OSFI releases B-21 draft

OSFI releases B-21 draft

OSFI releases B-21 draft The Office of the Superintendent of Financial Institutions (OSFI) released its Guideline B-21 Residential Mortgage Insurance Underwriting Practices and Procedures Monday, which include “six fundamental principles for sound mortgage insurance underwriting.”

The industry has feared B-21 would bring with it further restrictions to those implemented by B-20.

The B-21 draft, which is based on OSFI’s internal review as well as the Financial Stability Board and the Joint Forum, will now enter a consultation period that is open until May 23.

“Once comments have been considered, a final guideline will be issued and an implementation date set,” an official release from OSFI states.

The six principles – which include implementing an underwriting plan, assessing mortgage lenders and their underwriting practices, and risk mitigation, among others -- can be found below.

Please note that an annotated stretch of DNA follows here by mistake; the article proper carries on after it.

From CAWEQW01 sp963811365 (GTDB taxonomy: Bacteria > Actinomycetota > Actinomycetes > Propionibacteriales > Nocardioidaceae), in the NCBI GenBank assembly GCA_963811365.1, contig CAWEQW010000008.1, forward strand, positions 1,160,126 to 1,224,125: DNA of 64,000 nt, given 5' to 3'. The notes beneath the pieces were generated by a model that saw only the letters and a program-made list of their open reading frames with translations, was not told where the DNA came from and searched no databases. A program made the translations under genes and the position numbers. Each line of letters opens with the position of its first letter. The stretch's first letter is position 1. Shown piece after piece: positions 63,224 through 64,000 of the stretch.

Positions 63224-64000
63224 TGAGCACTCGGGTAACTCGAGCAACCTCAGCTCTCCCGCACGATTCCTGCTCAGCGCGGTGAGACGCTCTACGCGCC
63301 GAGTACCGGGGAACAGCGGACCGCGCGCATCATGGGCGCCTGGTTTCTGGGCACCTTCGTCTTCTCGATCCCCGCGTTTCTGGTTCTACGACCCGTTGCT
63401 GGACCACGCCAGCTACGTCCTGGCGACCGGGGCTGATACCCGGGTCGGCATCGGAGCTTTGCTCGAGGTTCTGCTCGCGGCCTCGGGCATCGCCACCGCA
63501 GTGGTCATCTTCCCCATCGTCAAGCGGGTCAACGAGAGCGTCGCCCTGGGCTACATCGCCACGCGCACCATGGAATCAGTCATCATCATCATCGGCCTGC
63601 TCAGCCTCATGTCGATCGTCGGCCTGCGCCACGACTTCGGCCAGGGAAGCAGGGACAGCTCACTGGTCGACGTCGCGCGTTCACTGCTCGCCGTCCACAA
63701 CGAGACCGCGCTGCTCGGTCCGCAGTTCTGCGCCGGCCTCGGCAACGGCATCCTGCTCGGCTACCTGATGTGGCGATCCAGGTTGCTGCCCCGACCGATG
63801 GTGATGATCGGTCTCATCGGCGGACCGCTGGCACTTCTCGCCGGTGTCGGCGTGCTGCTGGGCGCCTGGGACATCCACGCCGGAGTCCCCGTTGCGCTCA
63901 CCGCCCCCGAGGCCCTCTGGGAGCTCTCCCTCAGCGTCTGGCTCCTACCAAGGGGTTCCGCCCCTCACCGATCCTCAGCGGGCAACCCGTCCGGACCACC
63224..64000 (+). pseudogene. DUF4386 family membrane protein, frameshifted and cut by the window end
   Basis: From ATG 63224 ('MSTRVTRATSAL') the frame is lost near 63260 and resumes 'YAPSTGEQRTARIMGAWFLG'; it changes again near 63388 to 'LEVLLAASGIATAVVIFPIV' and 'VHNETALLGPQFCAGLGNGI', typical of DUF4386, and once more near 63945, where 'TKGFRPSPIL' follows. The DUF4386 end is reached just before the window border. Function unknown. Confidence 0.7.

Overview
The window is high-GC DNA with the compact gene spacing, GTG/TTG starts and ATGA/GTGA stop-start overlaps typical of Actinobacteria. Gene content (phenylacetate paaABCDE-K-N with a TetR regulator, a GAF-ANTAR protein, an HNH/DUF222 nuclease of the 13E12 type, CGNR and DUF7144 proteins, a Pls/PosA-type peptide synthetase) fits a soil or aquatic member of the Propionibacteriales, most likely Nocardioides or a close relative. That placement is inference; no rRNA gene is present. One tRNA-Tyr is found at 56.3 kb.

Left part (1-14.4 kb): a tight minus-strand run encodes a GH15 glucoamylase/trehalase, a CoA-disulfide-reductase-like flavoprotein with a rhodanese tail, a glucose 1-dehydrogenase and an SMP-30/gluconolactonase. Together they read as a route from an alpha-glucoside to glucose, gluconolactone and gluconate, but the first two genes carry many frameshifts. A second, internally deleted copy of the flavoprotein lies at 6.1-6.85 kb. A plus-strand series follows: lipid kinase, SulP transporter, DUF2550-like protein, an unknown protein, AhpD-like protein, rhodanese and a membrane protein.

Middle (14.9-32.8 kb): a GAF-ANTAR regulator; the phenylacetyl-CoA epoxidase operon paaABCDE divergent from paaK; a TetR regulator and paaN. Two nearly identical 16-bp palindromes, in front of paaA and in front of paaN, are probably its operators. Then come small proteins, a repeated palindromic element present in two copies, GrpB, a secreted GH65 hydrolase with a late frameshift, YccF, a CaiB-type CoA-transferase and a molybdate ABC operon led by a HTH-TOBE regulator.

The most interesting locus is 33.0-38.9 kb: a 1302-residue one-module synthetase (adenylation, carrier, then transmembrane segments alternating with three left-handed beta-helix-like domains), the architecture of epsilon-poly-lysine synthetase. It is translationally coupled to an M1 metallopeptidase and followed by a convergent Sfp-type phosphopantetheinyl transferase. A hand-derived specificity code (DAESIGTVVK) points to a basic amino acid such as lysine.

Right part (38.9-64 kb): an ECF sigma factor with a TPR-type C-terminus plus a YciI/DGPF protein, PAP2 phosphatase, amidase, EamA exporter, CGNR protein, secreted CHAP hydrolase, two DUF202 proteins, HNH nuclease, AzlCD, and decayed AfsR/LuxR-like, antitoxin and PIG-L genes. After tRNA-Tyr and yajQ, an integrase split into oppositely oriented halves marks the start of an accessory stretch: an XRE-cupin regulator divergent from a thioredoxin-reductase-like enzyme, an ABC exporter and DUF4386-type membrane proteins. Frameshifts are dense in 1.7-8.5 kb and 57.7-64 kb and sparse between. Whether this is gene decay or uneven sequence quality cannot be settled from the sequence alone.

Principle 1: Residential Mortgage Insurance Underwriting Plan
A (federally-regulated mortgage insurer) FRMI that is engaged in residential mortgage insurance underwriting should have a comprehensive Residential Mortgage Insurance Underwriting Plan (RMIUP). The FRMI’s insurance underwriting practices and procedures should comply with its established RMIUP.

Principle 2: Establishing Standards for the Initial Assessment and Qualification of Mortgage Lenders
A FRMI should establish sound standards for the purpose of initially assessing and qualifying mortgage lenders for mortgage insurance coverage.


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  • Paolo Di Petta | dipettamortgage.com 2014-04-14 4:38:55 PM
    So basically, people need to start doing their jobs.

    Sounds a lot like common sense. The real question is why this wasn't happening any sooner.
    Post a reply
  • Daniel McKay 2014-04-14 5:47:26 PM
    So when will these tougher guidelines actually be applied to the big 5 banks? They are still getting deals done in complete ignorance of harsher guidelines and OSFI/Department of Finance and the insurers continue to turn a blind eye to it.
    Post a reply
  • Walid Hammami 2014-04-14 6:55:41 PM
    No real relevant info here, it sounds like they want to make common sense legal now. I thought it was!!!!!

    They are not talking about downpmt or debt ratios. As long as client have good credit with ne delinquencies they should be ok and it's better that way.
    Post a reply